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Sharks, friend or foe on the Great Barrier Reef?.

| Abby Seymour

SHARK! A cry in the water that usually elicits one of two reactions. Some swim as fast as possible away from the spotter, others towards. As marine biologists, we’re normally in the 2nd category, show me the sharks! But apart from the obvious allure of seeing something at the top of the food chain, what is it about these prehistoric fish that gets shark lovers so excited?


Us humans have the basic senses such as smell, taste, hearing, etc, but how cool would it be if we could use electroreceptors to detect things we cannot see? Sharks have a unique way of detecting prey, using built in electroreceptors around underside of the head to detect tiny electric signals that are given off by all living things when their heart beats.They can also use it like a precise GPS, locating the prey so well that they know exactly where to position their head and mouth for that final attack. Along with their immense sense of smell makes them an effective and efficient predator not to be messed with.

Despite being such an amazing predator, sharks have an interesting mechanism that makes them almost useless in certain circumstances. By flipping a shark or ray upside down, it causes the animal to go into a state called tonic immobility, basically it goes into a trance like state and can be like this for up to 15 minutes! Scientists use this strange loophole to aid with their research, by flipping the shark over, they can study it without causing the animal undue stress. Something else that uses this amazing trick though are Orca’s….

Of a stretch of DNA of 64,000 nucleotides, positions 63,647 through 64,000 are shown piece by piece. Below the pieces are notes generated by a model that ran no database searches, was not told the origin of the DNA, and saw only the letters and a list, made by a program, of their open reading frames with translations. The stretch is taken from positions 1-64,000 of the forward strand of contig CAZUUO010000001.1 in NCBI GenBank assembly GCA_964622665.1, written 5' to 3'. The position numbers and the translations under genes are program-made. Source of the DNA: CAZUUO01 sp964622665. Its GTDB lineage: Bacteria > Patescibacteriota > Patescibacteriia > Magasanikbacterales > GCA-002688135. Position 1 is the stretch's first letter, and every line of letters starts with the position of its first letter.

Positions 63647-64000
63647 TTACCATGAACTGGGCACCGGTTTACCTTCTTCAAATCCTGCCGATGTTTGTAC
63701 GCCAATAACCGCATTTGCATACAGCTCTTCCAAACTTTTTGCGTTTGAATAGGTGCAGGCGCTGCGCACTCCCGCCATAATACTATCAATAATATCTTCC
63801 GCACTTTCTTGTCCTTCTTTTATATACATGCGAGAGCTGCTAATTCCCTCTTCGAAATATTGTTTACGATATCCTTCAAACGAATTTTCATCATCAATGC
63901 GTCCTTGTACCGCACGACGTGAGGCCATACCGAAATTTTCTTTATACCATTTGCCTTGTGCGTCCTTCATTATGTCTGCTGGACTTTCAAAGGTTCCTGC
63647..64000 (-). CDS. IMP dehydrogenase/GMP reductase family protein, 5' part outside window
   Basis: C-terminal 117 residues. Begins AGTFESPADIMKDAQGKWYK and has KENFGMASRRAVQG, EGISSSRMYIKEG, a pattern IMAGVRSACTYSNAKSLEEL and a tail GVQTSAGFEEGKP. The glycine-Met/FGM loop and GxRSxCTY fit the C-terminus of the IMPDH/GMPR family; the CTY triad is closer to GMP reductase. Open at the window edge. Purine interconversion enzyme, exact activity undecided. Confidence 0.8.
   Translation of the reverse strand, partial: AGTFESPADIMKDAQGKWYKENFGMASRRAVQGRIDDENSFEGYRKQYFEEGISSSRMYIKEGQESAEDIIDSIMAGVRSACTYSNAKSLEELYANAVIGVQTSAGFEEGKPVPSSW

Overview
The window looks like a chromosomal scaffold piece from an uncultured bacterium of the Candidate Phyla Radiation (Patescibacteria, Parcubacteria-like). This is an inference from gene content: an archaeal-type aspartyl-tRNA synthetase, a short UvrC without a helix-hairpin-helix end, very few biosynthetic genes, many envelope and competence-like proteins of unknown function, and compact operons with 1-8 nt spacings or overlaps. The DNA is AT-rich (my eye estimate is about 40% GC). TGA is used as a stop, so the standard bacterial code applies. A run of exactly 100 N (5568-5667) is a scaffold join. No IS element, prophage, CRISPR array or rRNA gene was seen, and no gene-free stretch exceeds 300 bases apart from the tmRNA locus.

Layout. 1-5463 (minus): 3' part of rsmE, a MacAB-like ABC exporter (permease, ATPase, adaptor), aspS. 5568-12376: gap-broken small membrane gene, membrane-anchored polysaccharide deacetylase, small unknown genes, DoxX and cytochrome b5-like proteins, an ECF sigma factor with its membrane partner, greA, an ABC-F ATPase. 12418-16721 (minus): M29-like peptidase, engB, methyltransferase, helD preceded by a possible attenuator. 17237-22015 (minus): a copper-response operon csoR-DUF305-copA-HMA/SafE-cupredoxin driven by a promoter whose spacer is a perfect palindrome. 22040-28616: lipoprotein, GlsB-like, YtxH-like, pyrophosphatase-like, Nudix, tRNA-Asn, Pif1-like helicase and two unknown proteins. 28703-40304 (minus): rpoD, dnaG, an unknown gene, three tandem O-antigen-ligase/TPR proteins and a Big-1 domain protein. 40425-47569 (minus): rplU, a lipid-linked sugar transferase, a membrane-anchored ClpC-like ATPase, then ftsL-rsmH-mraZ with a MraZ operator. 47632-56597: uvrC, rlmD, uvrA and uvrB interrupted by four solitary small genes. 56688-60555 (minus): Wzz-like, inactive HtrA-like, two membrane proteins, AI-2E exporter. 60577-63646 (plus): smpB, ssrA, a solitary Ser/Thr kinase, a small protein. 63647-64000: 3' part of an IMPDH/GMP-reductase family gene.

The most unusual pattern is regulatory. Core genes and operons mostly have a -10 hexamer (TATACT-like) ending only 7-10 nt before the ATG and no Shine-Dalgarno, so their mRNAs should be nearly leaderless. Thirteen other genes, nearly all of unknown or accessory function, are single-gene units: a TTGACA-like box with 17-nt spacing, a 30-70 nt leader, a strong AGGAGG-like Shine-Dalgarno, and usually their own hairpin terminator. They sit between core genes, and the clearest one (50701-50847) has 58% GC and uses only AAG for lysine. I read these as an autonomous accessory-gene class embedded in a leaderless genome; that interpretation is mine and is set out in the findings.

Now if you know anything about Orcas, it is how intelligent they are and how well they learn. Orca’s have been seen on a few occasion around the world, flipping sharks and rays upside down and holding them in position, basically causing them to suffocate as sharks need the continuous movement to get oxygen.


Sharks working as the top predator on a reef is also crucial to the ecosystem of a reef, an imbalance would affect whole communities in the reef systems, changing the dynamic of the food chain. The Great Barrier Reef is highly complex and biodiverse ecosystem with white-tip and black-tip reef sharks being the most common species spotted by snorkellers and divers.

In Yellowstone National Park, grey wolves were hunted almost to extinction in the area and over the years, larger populations of elk and deer to thrived in numbers resulting in overgrazing and causing a total imbalance of the local ecosystem. When the wolves were reintroduced after 70 years, the ecosystem quickly healed itself and the numbers of all animals, up and down the food chain, fell into a natural and healthy balance.

Sharks are the equivalent of the Yellowstone wolves. They control populations of grazing and larger predatory fish promoting species diversity and balancing the food web. If reef sharks disappeared, fish populations would increase causing a reduction in food from the overconsumption of food.  This would make reefs unstable and promote algae and bacteria growth with which, the coral cannot compete.

So you see what we mean? Sharks are epic. They are ancient creatures, have extremely complex hunting systems and even some strange quirks to their biology that we can use to study them safely. Not only this but they are beyond crucial to the health of the ocean ecosystem. So, next time you hear the cry ‘SHARK’, join us in swimming towards them!

By Daran Holmes, May Intern at Marine Discoveries 

About the Author

Abby Seymour

Abby Seymour

Marine Biologist
Abby has had a love of the ocean since day one. If she ever went missing as a child, you could guarantee to find her somewhere near fish, even if it was the fish counter in a supermarket! That passion continued throughout her life, becoming a diver at 15, a dive master at 19 and a dive instructor at 22.
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